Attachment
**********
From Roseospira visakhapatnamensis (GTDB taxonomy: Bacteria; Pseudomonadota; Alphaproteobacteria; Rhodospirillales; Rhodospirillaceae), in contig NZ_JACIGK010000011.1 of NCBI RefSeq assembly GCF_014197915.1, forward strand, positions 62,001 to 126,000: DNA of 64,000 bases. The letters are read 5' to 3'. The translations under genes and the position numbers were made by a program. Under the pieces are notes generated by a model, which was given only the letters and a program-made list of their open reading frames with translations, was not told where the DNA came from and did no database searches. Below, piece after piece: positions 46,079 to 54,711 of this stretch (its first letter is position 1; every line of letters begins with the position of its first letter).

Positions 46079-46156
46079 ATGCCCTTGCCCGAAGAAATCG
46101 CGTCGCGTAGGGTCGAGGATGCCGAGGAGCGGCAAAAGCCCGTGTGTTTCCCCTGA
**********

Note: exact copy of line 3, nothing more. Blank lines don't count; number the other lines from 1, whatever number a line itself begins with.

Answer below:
46079 ATGCCCTTGCCCGAAGAAATCG